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The watchdog driver has been developed by Alan Cox and interacts with a userspace daemon. A special hardware watchdog card is preferred, but we can use a (slightly less effective) software watchdog too:

  • Compile a kernel with CONFIG_SOFT_WATCHDOG set
  • Load the softdog kernel module, it will recognize the following parameters:
 soft_noboot   - set to 1 to ignore reboots, 0 to reboot (default depends on ONLY_TESTING)
 nowayout      - Watchdog cannot be stopped once started (default=CONFIG_WATCHDOG_NOWAYOUT)
 soft_margin   - soft_margin in seconds. (default=60)


sudo modprobe softdog soft_margin=30 soft_noboot=0

Get the watchdog userspace daemon, edit watchdog.conf:

# should be created by udev, otherwise it'd be done by 'mknod -m 660 /dev/watchdog c 10 130'
watchdog-device         = /dev/watchdog

# watchdog can check if certain processes are still running
pidfile                 = /var/run/
pidfile                 = /var/run/
pidfile                 = /var/run/

# monitors if there was traffic between two watchdog intervals.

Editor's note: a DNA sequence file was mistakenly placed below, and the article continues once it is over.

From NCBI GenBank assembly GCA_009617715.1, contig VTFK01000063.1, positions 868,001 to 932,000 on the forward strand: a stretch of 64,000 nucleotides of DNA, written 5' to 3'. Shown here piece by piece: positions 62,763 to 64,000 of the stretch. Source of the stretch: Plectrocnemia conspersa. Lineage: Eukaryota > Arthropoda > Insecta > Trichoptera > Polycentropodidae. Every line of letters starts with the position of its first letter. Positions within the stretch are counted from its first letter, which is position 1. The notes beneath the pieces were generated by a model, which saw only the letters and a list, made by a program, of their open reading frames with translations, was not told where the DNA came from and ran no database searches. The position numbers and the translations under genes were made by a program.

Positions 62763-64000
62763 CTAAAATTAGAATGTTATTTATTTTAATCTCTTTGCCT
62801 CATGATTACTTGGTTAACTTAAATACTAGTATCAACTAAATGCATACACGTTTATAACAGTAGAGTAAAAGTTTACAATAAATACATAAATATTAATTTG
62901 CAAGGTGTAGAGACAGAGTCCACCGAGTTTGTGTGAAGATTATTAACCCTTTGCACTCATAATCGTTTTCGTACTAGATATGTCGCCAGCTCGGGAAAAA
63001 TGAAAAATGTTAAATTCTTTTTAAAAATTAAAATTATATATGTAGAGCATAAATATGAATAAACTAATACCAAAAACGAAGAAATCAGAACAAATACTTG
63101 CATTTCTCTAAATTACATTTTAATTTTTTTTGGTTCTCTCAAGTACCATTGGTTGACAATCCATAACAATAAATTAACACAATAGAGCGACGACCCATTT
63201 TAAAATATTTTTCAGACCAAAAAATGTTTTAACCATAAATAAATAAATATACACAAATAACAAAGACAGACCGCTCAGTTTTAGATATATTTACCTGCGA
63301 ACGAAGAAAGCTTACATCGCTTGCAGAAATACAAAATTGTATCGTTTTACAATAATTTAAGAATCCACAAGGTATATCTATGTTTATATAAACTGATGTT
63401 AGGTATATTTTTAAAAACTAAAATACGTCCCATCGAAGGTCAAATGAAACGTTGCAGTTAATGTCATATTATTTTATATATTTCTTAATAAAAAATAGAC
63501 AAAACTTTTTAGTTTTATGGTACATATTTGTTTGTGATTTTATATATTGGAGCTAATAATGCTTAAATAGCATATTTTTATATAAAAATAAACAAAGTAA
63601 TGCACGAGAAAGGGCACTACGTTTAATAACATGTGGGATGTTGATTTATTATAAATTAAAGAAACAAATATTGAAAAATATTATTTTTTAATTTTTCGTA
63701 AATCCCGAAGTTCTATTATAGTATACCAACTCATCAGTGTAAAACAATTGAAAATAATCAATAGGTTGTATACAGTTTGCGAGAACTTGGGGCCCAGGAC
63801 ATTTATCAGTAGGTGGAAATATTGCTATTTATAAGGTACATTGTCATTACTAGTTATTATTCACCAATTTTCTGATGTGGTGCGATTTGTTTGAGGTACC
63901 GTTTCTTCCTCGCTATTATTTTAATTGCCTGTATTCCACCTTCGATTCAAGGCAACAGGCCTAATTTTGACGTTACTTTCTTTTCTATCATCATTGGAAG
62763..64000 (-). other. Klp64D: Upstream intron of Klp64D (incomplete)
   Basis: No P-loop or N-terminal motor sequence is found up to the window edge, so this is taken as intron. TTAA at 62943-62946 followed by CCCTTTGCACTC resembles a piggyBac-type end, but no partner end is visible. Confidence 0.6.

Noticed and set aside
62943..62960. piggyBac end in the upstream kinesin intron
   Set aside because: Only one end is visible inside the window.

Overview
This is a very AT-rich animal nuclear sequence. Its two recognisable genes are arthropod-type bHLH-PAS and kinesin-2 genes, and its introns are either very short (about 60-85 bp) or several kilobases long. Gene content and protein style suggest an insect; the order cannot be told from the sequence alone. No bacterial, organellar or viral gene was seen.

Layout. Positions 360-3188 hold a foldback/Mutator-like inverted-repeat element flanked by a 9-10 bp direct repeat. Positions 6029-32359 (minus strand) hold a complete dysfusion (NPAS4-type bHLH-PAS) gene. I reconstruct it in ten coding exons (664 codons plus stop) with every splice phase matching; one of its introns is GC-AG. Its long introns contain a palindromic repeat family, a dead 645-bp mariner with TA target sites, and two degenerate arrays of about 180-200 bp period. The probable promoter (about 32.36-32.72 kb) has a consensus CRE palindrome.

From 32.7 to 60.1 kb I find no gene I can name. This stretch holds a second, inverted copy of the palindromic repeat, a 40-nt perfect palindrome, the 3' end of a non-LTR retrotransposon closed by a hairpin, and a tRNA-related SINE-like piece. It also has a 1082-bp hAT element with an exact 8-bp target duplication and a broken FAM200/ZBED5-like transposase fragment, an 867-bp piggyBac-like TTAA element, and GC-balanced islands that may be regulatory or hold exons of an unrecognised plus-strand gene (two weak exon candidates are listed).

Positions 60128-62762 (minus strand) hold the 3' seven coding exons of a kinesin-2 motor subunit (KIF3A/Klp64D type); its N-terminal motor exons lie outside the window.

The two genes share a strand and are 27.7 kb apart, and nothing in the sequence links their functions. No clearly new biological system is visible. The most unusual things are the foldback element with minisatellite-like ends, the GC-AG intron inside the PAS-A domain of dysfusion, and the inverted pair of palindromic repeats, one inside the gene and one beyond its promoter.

# FIXME: has been fixed?
interface               = eth0
# checks if enough memory is available. It's not measured in bytes but in pages. (see getconf PAGE_SIZE)
min-memory              = 1

# monitor your current load, reboot if too high
max-load-1              = 24
max-load-5              = 18
max-load-15             = 12

# ping pings a host and assumes network unreachable if the host doesn't reply.
# FIXME: see also Watchdog Bugreports
ping                   =

# monitors a file for changes. change specifies how often the file has to be changed.
# The value is counted in watchdog intervals (which are normally at 10 seconds).
file                   = /var/log/everything/syslog
change                 = 20

Start watchdog and tail your logfile to see what's going on.

See also